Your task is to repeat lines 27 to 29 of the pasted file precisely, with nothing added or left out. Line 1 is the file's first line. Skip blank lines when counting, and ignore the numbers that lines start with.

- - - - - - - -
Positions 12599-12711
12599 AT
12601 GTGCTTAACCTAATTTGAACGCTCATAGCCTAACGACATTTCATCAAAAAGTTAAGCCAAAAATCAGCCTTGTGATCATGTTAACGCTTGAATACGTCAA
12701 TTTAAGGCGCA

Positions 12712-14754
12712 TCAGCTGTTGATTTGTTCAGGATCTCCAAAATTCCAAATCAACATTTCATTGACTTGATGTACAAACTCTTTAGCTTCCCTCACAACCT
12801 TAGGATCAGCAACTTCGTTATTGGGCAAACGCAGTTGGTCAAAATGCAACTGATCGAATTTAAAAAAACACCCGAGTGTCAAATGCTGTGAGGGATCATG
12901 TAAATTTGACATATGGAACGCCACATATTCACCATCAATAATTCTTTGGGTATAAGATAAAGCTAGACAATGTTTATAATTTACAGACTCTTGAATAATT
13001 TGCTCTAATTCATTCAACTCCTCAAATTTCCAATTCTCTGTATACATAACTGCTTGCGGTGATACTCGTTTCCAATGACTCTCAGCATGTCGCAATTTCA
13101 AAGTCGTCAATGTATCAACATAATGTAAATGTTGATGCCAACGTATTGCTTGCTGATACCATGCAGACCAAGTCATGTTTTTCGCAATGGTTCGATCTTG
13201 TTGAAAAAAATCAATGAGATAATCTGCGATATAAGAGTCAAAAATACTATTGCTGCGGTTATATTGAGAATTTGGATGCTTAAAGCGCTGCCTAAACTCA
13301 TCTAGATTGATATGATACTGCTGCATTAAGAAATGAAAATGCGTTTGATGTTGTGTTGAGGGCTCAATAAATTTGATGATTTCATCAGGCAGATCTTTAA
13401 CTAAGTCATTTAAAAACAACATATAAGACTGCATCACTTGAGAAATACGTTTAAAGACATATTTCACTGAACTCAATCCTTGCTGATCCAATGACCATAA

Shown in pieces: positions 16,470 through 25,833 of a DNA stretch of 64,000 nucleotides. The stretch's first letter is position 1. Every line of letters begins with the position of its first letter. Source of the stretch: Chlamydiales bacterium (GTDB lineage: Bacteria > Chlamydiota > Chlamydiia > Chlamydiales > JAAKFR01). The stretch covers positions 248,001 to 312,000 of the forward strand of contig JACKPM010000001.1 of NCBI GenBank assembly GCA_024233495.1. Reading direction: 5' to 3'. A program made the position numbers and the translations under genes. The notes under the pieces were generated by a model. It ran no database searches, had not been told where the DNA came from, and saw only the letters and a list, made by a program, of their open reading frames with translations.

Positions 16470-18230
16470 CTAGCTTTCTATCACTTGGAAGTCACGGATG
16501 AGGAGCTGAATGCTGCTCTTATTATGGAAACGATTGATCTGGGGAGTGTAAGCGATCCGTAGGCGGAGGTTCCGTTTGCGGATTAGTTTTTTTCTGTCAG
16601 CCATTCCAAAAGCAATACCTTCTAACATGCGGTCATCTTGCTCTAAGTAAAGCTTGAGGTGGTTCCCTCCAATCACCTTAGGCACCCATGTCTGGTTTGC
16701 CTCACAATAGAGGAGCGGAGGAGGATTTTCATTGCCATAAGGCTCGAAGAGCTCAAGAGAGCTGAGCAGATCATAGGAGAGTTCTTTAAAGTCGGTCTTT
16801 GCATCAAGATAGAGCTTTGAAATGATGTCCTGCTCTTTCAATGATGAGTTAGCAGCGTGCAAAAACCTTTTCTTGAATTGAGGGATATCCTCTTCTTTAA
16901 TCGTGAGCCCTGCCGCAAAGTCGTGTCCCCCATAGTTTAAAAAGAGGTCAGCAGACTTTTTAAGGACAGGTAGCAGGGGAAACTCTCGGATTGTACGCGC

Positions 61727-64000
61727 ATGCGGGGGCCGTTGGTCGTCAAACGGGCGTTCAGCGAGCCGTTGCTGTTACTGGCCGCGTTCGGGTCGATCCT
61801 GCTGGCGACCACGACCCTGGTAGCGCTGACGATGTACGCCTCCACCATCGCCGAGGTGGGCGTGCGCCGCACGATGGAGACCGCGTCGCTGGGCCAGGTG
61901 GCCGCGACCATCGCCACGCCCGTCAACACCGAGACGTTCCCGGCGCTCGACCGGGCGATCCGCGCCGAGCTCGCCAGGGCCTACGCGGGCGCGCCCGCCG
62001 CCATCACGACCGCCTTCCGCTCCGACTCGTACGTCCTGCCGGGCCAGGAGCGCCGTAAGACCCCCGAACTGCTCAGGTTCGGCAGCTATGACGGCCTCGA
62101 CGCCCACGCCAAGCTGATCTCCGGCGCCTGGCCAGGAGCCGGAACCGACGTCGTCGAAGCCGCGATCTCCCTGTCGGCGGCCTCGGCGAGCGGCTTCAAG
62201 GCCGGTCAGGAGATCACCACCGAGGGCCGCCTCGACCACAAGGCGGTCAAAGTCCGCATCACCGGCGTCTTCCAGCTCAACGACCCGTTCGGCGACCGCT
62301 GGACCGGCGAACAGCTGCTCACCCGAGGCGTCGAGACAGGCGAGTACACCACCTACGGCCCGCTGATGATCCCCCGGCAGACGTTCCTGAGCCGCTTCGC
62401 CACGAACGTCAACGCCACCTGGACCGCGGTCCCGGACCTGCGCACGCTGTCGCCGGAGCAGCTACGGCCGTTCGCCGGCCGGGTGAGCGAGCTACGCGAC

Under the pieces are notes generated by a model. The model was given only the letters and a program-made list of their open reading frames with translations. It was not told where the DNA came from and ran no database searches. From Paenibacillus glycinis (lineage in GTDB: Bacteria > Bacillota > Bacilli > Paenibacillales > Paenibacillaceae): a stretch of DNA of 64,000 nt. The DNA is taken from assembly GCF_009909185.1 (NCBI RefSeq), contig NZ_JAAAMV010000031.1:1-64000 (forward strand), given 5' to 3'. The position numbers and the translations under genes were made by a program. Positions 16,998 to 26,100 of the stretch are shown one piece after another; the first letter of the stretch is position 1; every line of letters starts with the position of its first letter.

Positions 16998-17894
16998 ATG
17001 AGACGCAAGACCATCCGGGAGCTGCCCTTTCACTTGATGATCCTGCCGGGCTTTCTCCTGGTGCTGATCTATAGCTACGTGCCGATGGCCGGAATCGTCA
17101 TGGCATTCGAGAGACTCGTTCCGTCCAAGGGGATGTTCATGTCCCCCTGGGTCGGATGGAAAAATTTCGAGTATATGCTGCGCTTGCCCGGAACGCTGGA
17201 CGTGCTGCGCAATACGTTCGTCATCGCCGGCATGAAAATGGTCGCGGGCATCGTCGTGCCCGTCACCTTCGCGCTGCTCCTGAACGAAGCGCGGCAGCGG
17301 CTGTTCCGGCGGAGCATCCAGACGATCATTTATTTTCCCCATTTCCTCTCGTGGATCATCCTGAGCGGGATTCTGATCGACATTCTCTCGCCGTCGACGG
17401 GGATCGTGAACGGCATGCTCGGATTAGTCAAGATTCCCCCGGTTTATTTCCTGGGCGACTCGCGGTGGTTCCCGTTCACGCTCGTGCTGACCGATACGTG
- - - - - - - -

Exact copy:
62101 CGCCCACGCCAAGCTGATCTCCGGCGCCTGGCCAGGAGCCGGAACCGACGTCGTCGAAGCCGCGATCTCCCTGTCGGCGGCCTCGGCGAGCGGCTTCAAG
62201 GCCGGTCAGGAGATCACCACCGAGGGCCGCCTCGACCACAAGGCGGTCAAAGTCCGCATCACCGGCGTCTTCCAGCTCAACGACCCGTTCGGCGACCGCT
62301 GGACCGGCGAACAGCTGCTCACCCGAGGCGTCGAGACAGGCGAGTACACCACCTACGGCCCGCTGATGATCCCCCGGCAGACGTTCCTGAGCCGCTTCGC